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Activities for Character Education and Teachers

If you’re a teacher battling bullying in your classroom; then one of the best accredited techniques to doing so is using character building. Discover our tips on character education and teachers.

What character building basically does is instilling a sense of ethics and integrity within students; hence introducing the bully to the moral consequences of his actions, and inducing bystanders to take a stand.

By applying a series of simple activities and workshops, followed by a group discussion; you can in fact be on the road to having a bully-free classroom, school, district…who knows if you come to a breakthrough your techniques may even go national!

As previously stated there is no standard routine for you to follow; all you need to do is to start incorporating these activities into your regular curriculum, in a manner that’s kid-friendly and indirect (according to the age-range you’re teaching).

Before we get into ideas and activities for you to employ- first you must remember the four golden rules to successfully build character:

1- You’re not an enforcer, you’re a developer:

We often cross the line between encouraging someone to move forward, and pushing them. Always keep in mind that you will have resilient and skeptical students; and you can’t become defensive or compelling- keep an open mind and light manner. At times, a student simply won’t be ready to conform to your techniques; if they’ve been brought up to a certain ideology, it will be very difficult for you to change it. What you can do however is use as many indirect methods as you can to infuse these principals.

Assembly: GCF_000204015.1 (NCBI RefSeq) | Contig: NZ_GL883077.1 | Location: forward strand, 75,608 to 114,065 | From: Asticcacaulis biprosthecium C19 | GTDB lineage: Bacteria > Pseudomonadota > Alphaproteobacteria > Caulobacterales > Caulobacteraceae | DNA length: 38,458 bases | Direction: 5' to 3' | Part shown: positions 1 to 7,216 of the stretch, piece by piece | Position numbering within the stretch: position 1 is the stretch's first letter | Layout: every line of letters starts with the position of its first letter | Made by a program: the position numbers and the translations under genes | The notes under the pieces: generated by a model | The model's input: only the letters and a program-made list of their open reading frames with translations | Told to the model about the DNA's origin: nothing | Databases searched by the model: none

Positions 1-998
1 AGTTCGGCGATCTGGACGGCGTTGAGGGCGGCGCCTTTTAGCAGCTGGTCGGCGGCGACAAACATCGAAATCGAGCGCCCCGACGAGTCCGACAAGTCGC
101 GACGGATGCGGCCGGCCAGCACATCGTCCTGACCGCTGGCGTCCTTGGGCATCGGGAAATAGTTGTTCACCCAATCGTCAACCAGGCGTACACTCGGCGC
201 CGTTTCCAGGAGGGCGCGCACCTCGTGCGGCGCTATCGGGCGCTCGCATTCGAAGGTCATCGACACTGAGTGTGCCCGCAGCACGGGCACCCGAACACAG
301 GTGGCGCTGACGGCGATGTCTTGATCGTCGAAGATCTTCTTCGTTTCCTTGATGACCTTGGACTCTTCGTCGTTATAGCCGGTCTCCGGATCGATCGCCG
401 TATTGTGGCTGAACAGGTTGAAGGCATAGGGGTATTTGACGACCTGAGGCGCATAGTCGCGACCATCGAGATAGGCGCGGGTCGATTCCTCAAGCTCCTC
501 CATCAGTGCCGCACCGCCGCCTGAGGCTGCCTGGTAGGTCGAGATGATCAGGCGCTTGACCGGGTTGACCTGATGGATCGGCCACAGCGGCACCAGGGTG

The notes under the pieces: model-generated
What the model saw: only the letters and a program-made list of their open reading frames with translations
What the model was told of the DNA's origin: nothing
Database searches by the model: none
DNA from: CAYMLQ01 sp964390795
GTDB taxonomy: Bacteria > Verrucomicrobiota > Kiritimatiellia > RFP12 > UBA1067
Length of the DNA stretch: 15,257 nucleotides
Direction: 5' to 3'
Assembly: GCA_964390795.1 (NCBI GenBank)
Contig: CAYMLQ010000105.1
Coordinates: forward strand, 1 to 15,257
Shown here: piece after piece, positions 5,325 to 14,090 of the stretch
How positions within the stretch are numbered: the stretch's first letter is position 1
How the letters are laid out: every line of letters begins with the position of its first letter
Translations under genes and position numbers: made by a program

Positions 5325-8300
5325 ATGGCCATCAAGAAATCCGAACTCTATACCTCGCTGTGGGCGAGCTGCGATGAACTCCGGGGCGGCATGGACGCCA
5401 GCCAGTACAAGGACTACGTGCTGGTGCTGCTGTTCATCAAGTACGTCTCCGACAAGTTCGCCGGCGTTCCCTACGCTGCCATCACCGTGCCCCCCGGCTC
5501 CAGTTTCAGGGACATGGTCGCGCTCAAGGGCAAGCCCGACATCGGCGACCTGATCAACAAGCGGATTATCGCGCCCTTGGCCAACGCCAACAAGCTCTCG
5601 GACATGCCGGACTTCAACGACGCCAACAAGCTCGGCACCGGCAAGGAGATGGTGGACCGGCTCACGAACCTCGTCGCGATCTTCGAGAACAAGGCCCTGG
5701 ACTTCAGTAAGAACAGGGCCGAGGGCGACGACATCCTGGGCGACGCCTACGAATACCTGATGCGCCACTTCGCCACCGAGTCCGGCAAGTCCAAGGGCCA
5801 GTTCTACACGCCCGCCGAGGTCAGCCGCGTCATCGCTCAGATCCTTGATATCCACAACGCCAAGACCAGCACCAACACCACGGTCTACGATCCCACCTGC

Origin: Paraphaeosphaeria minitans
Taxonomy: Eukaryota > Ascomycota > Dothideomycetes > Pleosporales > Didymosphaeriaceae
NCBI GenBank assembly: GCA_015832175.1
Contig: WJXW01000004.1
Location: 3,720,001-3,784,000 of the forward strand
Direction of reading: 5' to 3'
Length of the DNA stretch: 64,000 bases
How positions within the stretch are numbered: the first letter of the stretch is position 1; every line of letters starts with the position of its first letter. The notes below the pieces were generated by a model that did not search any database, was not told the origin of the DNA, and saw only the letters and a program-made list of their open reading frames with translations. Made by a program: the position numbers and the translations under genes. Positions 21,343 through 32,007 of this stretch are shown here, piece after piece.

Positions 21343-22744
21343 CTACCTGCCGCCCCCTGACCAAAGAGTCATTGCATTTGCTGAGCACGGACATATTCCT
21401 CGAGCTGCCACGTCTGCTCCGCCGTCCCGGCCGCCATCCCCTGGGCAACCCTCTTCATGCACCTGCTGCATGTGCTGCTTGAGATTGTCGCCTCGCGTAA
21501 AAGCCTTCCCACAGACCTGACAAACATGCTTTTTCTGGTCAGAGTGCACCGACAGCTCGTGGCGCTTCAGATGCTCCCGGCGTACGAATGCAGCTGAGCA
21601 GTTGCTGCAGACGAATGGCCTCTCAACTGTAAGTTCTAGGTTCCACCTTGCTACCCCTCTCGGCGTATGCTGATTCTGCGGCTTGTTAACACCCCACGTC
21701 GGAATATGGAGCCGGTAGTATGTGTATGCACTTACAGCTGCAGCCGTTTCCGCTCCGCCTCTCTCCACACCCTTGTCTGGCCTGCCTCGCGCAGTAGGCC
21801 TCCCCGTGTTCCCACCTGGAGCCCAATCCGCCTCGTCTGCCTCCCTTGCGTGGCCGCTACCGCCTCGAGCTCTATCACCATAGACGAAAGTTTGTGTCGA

2- remain unbiased

Don’t let your own background or experiences influence your actions; if you’ve been bullied that’s not an excuse for you coerce a bullying student, If you come from a certain heritage or have a certain disability; that doesn’t allow you to have a soft-spot for similar students. Kids sense prejudice and if you don’t set a good example, they’ll subconsciously use at as pretext.

3- Make it fun

School is a burden enough for any teen or child; if you want these exercises to work, you have to make them appealing. It will take more effort on your end to do so, especially if you’re on a tight teaching schedule- but no pain, no gain right?

4-Tailor to suit

If you’re teaching teens, you can’t use Barney as a reference; just as you have to consider backgrounds, social levels and so on. Know your objective before each activity, and plan how you intend to get there.

When dealing with younger children; include as many visuals as you can, use skits and performances, and offer prizes.

It’s a little trickier when handling adolescents; but also think outside the box and try to be as inventive as possible, use funny demos and prepare video montages- if it’s funny then it’s bound to get their attention.

You may have to get the school board’s approval on a lot of these ideas, but it’s still worth the effort knowing the impact it may have on these kids.

Now let’s get to a few activity ideas for you to start off with:

For a younger audience (ages 5-9)